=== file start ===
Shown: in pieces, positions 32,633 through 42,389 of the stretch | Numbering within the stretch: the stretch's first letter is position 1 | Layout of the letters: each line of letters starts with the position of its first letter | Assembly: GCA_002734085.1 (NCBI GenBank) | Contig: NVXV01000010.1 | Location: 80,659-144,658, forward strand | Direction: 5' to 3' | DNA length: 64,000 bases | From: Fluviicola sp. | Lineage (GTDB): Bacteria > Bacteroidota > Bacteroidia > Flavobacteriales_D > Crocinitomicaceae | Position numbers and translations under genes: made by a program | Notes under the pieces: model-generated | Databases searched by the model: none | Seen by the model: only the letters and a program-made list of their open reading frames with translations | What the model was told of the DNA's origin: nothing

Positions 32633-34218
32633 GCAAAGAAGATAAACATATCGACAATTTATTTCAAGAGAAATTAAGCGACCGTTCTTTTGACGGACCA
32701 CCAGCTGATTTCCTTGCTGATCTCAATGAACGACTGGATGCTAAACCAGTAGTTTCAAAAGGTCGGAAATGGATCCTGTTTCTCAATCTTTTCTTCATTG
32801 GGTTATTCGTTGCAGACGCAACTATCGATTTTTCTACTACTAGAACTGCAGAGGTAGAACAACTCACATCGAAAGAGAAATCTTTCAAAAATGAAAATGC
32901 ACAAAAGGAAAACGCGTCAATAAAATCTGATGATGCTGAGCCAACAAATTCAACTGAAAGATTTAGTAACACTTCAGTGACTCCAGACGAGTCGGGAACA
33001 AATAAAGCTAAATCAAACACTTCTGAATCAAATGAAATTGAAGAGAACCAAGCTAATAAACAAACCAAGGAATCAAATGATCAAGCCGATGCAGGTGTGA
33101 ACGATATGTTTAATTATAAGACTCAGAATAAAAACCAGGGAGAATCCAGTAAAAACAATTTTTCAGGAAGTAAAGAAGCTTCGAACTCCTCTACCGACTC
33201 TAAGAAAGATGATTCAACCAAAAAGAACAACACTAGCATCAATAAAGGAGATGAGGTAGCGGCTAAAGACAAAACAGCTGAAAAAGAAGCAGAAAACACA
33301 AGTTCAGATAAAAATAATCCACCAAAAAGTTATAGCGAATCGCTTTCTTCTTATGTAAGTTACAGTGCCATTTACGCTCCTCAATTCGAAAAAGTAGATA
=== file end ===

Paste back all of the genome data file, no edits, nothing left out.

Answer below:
Shown: in pieces, positions 32,633 through 42,389 of the stretch | Numbering within the stretch: the stretch's first letter is position 1 | Layout of the letters: each line of letters starts with the position of its first letter | Assembly: GCA_002734085.1 (NCBI GenBank) | Contig: NVXV01000010.1 | Location: 80,659-144,658, forward strand | Direction: 5' to 3' | DNA length: 64,000 bases | From: Fluviicola sp. | Lineage (GTDB): Bacteria > Bacteroidota > Bacteroidia > Flavobacteriales_D > Crocinitomicaceae | Position numbers and translations under genes: made by a program | Notes under the pieces: model-generated | Databases searched by the model: none | Seen by the model: only the letters and a program-made list of their open reading frames with translations | What the model was told of the DNA's origin: nothing

Positions 32633-34218
32633 GCAAAGAAGATAAACATATCGACAATTTATTTCAAGAGAAATTAAGCGACCGTTCTTTTGACGGACCA
32701 CCAGCTGATTTCCTTGCTGATCTCAATGAACGACTGGATGCTAAACCAGTAGTTTCAAAAGGTCGGAAATGGATCCTGTTTCTCAATCTTTTCTTCATTG
32801 GGTTATTCGTTGCAGACGCAACTATCGATTTTTCTACTACTAGAACTGCAGAGGTAGAACAACTCACATCGAAAGAGAAATCTTTCAAAAATGAAAATGC
32901 ACAAAAGGAAAACGCGTCAATAAAATCTGATGATGCTGAGCCAACAAATTCAACTGAAAGATTTAGTAACACTTCAGTGACTCCAGACGAGTCGGGAACA
33001 AATAAAGCTAAATCAAACACTTCTGAATCAAATGAAATTGAAGAGAACCAAGCTAATAAACAAACCAAGGAATCAAATGATCAAGCCGATGCAGGTGTGA
33101 ACGATATGTTTAATTATAAGACTCAGAATAAAAACCAGGGAGAATCCAGTAAAAACAATTTTTCAGGAAGTAAAGAAGCTTCGAACTCCTCTACCGACTC
33201 TAAGAAAGATGATTCAACCAAAAAGAACAACACTAGCATCAATAAAGGAGATGAGGTAGCGGCTAAAGACAAAACAGCTGAAAAAGAAGCAGAAAACACA
33301 AGTTCAGATAAAAATAATCCACCAAAAAGTTATAGCGAATCGCTTTCTTCTTATGTAAGTTACAGTGCCATTTACGCTCCTCAATTCGAAAAAGTAGATA